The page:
Longside Gallery, Yorkshire Sculpture Park, West Bretton, Wakefield, WF4 4LG,
27 May 2011
Structure & Material
Title : Sculpture & Material, installation view
Credit : Photo: Jonty wilde
Review by Bryony Bond
On the other side of the valley from Yorkshire Sculpture Park’s main summer attraction of big see-through heads and enormous glowing human forms, is an exhibition of a less figurative nature at the Longside Gallery. Curated by Katrina Brown and Caroline Douglas, Structure and Material is an Arts Council Collection exhibition of recent work by British sculptors, Claire Barclay, Becky Beasley and Karla Black.
The Longside Gallery itself, a large and pleasantly raw space with an inescapable view across the Yorkshire hills, has made an impact on this exhibition. Many of the works were explicitly selected in response to the space, and Barclay and Black have made new works that use the architecture of the gallery.
Each artist is represented through several sculptures, loosely grouped together, along with screenprints and photographs by Barclay and Beasley. Longside’s usual commanding view of the valley has been partially obscured by silver mirror paint smeared and poured across its expansive wall of windows. A material more closely associated with machine-perfect application and sleek, city high-rises than with gestural, painterly marks and rolling Yorkshire hills, Untitled, an intervention by Claire Barclay, at once plays with the associations that come with this paint and creates an interplay between inside and out.
Barclay also used this technique in the more urban surroundings of the Stephen Friedman Gallery in London, the mirrored paint served there as a screen between gallery and street, creating a more intimate interior space. At the Longside Gallery it interferes with the view out from the gallery, and through the material and the nature of its application, conflates notions of the urban and the rural, at once a recognisable material and yet strange and unknown.
This hovering between the familiar and the foreign, as Barclay describes it, is central to her practice and to her decision to physically make all the objects used in her sculptures. The sculpture Flat Peach, also first shown at Stephen Friedman Gallery and included in Structure and Material, combines beautifully shaped and stained black wooden blocks with semi-spheres of pink and black grass fibres. Forms that suggest parquet floors and women’s hats, but which are not quite right, too big or too partial to be of any real use.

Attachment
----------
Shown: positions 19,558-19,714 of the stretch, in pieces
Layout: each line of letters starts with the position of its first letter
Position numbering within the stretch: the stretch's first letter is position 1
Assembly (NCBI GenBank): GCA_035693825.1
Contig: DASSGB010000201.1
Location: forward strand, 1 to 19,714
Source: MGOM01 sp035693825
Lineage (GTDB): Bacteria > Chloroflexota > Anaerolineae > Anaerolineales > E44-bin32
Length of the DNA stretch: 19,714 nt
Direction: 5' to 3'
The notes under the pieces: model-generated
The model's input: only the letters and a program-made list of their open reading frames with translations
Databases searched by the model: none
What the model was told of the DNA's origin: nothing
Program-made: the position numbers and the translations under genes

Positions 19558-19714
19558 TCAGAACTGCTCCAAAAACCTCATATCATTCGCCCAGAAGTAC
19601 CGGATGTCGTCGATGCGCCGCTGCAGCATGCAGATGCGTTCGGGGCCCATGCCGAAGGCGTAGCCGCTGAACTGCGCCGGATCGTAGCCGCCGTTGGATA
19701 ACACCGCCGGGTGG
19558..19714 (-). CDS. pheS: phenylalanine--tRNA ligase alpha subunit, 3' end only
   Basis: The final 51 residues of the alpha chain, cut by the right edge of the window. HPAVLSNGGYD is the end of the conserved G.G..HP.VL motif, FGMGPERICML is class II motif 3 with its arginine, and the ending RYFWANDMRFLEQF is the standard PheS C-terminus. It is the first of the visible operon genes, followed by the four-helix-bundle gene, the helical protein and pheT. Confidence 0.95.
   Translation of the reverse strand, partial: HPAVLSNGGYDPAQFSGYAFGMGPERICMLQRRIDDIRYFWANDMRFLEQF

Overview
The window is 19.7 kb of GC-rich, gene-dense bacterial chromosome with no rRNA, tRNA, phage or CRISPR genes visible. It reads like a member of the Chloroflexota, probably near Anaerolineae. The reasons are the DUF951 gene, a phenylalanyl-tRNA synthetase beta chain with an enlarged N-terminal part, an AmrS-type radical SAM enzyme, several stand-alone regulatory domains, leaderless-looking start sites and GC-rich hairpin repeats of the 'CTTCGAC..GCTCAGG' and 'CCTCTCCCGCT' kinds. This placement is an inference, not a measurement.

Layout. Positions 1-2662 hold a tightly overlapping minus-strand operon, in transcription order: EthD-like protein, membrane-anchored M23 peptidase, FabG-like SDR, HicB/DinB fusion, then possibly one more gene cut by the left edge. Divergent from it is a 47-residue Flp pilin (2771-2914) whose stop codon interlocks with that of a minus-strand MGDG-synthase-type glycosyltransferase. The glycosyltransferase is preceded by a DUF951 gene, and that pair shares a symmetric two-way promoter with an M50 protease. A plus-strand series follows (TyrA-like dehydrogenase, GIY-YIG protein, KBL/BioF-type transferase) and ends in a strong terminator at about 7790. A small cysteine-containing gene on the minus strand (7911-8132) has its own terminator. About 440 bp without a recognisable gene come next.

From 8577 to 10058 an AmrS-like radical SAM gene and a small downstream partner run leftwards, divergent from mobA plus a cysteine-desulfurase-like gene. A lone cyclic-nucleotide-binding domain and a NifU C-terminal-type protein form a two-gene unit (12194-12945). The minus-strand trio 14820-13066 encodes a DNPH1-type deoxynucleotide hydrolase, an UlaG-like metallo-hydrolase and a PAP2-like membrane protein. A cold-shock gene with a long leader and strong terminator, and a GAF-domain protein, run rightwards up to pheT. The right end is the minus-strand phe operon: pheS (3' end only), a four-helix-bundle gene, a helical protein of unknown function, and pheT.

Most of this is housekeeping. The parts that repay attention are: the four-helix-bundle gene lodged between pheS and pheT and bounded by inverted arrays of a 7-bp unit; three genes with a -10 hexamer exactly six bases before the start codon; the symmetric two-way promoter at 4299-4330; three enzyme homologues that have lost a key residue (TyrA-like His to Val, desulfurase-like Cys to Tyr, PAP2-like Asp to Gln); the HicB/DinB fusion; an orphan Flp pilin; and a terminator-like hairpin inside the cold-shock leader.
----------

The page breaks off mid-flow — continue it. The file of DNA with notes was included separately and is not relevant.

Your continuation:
Newly made for the Longside Gallery is Karla Black’s Persuader Face, a vast lunar plane of plaster powder, fallen in shallow drifts that trace the cracks in the concrete floor. A barren landscape occasionally broken by half-recognisable features fashioned from transmuted, familiar objects. Craters are formed around the patterned reservoirs of make up compacts, bath bombs lie intact, their routes across the landscape traced in the loose plaster, or exploded, a pastel debris scattered on the surface.
In the excellent (and free) accompanying booklet co-curator Katrina Brown describes Black as being, in some respects, the most truly abstract of the three artists, but that her work gives ‘an inescapable sense of the body’. The cosmetics and grooming products often used by Black in her sculptures are at once very intimate and suggestive of the body, whilst also being products designed to mask bodily odours or to improve appearances. Persuader Face contains traces of the artist’s own body, through the evidence of the performance that produced the smashed and rolled bath bombs, or the line drawn in the powder by a finger describing the edge of the work.
Becky Beasley’s works also make an explicit reference to the body, or to two specific bodies, with several works’ dimensions dictated by her parent’s heights and other anthropometric data. This specific reference seems to take on a melancholic air with Shelves for My Parents (A Shelf for My Mother, A Shelf for My Father) looking like an empty catacomb made from flat-pack furniture; ledges awaiting the bodies that will fit them. The hinges and lengths of walnut that make the wall-based sculpture Brocken follow the joints and arm span of Beasley’s father. The first of this series is a full arm span, a measurement known to correspond to the length of one’s own grave.
Beasley’s sculptures often seem physically more hard-edged and less instinctual than those of Black or Barclay; comprising of perfectly finished shelves and black Perspex rather than the sifted powder and screwed-up sugar paper or draped fabrics and crumpled foil found in Black and Barclay’s works. But Beasley’s vocabulary and scale is based on everyday domestic objects, albeit twisted and morphed into something uncanny. There is something a little upsetting in the almost-but-not-the-same dimensions of the two boxes that form Trough Box, their reflective black bottoms somehow adding to the confusion. And the photograph Gloss II really is an image of the sculpture Nightmusic just rotated ninety-degrees, but its difficult to be certain, you can’t quite see them together so you find yourself involuntarily comparing and re-examining each.
Structure and Material feels in some senses a determinedly unmonumental counterpoint to the heads and Henry Moore’s to be found in the Park grounds. Of course these sculptures are more vulnerable and idiomatic, both materially and in terms of scale, and yet the existing works and the occasional new, or specific work, respond not only to the physical space of the Gallery, but reflect on the artworks beyond its walls. The familiar notions that reoccur throughout the exhibition, the landscape, the body, mortality, internal and external spaces, are all concerns that, whilst expressed very differently, nonetheless preoccupied Moore’s work and that still very evidently present rich seams today.